3.5 out of 5 stars

Sacha Baron Cohen’s crowning achievement was Borat: Cultural Learnings of America for Make Benefit Glorious Nation of Kazakhstan (2006), a spoof documentary that grossed an incredible $262M at the worldwide box office and is frequently hailed as one of this century’s funniest films. It helped that nobody else was doing what Borat did by merging reality and fiction together, and it was the perfect distillation of everything Cohen perfected on TV with Da Ali G Show (2000-04).

A follow-up starring his gay Austrian fashion reporter character, Brüno (2009), didn’t make as much money (although $138M isn’t to be sniffed at), but since then Cohen’s struggled to make the same impact in less improvisational comedies (Grimsby) and serious roles. However, 2018’s return to the mockumentary format for Showtime, Who is America?, was a welcome one, and now he returns to Borat for a surprise sequel.

Borat Subsequent Moviefilm: Delivery of Prodigious Bribe to American Regime for Make Benefit Once Glorious Nation of Kazakhstan (hereafter known as Borat 2), embraces the challenge of making a second mockumentary now much of the population know who Borat is. There’s a scene when Borat sees a knock-off costume of himself in a shop, and people in the street are shouting his name and trying to take selfies.

How Borat 2 gets around this problem works surprising well. There’s more of a reliance on scripted interludes this time, which does mean less interviews and hidden camera pranks. But there are still a surprising number of Americans who’ve been living under a rock, so interactions with Borat on camera with real people are still possible… just less frequent. (A recurring one is Borat’s trips to use a shopkeeper’s fax machine for idle text-like conversations with his country’s leader.) However, more often than not, Borat now has to go undercover in various disguises, which does make it feel like Cohen is playing other types of foreign racists and bigots… and not Borat so much. The balance between a scripted narrative and improvised encounters is therefore different, if no less funny.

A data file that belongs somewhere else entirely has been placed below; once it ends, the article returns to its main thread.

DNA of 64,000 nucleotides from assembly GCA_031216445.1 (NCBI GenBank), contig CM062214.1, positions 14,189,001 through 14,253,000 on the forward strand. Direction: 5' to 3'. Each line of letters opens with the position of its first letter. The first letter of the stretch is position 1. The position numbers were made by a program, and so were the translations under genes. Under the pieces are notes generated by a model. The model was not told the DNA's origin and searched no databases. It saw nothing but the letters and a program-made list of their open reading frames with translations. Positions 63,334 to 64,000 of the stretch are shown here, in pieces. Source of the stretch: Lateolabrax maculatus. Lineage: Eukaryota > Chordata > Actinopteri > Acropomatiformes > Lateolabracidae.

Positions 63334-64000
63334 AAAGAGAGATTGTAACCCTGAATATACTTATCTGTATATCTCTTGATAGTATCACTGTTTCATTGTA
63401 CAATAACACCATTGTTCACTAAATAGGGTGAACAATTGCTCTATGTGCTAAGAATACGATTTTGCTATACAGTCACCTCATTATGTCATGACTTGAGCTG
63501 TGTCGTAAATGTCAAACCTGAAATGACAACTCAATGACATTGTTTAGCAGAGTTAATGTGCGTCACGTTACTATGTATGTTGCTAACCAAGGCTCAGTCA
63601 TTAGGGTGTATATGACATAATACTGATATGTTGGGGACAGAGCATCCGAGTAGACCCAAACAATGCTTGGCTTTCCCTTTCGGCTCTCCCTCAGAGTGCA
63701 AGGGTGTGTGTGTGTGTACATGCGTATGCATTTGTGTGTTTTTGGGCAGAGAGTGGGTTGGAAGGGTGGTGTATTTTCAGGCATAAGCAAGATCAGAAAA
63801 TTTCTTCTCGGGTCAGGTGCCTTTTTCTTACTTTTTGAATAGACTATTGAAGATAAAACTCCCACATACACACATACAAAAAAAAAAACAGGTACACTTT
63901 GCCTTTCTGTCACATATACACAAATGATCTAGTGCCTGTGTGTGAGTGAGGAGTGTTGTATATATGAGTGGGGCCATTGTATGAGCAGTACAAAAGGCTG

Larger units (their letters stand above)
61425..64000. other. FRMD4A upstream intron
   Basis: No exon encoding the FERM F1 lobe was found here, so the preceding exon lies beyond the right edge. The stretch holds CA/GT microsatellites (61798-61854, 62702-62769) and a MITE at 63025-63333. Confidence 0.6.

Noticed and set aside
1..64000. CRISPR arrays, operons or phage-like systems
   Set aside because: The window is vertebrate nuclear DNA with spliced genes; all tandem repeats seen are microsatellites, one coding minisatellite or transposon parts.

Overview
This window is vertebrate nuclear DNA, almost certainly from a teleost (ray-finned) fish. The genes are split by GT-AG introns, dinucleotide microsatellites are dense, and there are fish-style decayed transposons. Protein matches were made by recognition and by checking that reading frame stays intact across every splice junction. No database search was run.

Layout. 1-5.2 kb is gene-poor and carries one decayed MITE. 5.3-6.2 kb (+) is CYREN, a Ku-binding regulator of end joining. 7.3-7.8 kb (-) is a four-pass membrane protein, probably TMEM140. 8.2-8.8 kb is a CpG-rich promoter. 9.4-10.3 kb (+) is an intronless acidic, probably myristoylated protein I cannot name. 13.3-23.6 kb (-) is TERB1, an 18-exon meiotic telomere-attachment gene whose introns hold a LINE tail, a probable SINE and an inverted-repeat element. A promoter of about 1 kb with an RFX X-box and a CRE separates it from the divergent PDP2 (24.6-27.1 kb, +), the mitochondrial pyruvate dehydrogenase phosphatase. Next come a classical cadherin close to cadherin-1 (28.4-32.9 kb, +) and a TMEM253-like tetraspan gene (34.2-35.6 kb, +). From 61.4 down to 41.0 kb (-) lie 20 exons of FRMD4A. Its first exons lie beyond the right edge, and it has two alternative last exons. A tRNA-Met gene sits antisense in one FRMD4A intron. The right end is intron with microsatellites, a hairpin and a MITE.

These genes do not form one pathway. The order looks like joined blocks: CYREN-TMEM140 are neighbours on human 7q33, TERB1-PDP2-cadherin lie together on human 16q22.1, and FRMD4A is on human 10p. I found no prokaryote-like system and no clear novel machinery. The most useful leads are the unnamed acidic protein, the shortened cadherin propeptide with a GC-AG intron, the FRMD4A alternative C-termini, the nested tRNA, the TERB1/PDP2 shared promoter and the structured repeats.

The biggest change to the sequel is the fact it’s more of a two-hander between Sacha Baron Cohen and unknown 24-year-old Bulgarian actress Maria Bakalova, who plays his 15-year-old daughter Tutar. A lot of the set-pieces involve Tutar, as she’s able to interact with people without getting recognised, but her presence also gives Borat 2 more narrative complexity than its forebear. There’s a touching arc of Borat realising his feral daughter’s an equal with a mind of her own, and Tutar herself has positive moments of change and growth around real Americans concerned about her treatment. One highlight is a sincere black woman who’s horrified to read Tutar’s storybook about a girl being eaten by own vagina after daring to touch it. Seeing her try to open Tutar’s mind to the possibility her father’s oppressing her is quite sweet and interesting to see play out.

One difference with this sequel and the original is how the stunts often reveal the goodheartedness of its marks, whereas Borat usually resulted in reasonable looking people dropping their guard to reveal darker thoughts. Even some of the more objectionable people (like two redneck Republicans who take Borat into their home), become surprisingly good friends to this ridiculous immigrant who swats the COVID-19 virus around their home using a frying pan. It’s an eye-opening look into how ordinary people have been brainwashed by Trumpism, as they believe all Democrats are blood-drinking demons, yet are clearly willing to help a foreigner find his daughter. It’s even more fascinating these two men call out Borat’s backwards attitude to women and other ridiculous things, yet see no correlation between those insane myths and ones fed to them natively.

Sacha Baron Cohen is also known for his shock tactics and gross-out humour. And there’s plenty of that in Borat 2; from a human-skinned armchair, to a “fertility dance” at a debutante ball revealing his daughter’s on her period. One of the more jaw-dropping moments was widely circulated days before the film’s release, concerning Rudy Giuliani Donald Trump’s personal lawyer) in a compromising situation after an interview. I won’t spoil it further, but it’s prime evidence Cohen and his producers are still at the top of their game when it comes to gaining access to big names and somehow not blowing their cover.

It’s fair to say Borat 2 isn’t as riotously funny as the 2006 film, which was a more streamlined affair with the ability to fool more people. It also felt fresher and, let’s face it, watching Borat’s antics with a loud crowd in a cinema will elicit more laughter than a home viewing on Amazon. But the sequel is more narratively satisfying and has a more topical agenda, being released weeks before the 2020 US Presidential Election. I don’t think it’s going to make too much of a difference to that result, and it’ll undoubtedly date faster than Borat because of how overtly political its targets are this time, but maybe that’s just a sign of how times have changed.


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Cast & Crew

director: Jason Woliner.
writers: Peter Baynham, Sacha Baron Cohen, Jena Friedman, Anthony Hines, Lee Kern, Dan Mazer, Erica Rivinoja & Dan Swimer (story by Sacha Baron Cohen, Anthony Hines, Nina Pedrad & Dan Swimer).
starring: Sacha Baron Cohen, Maria Bakalova & Dani Popescu.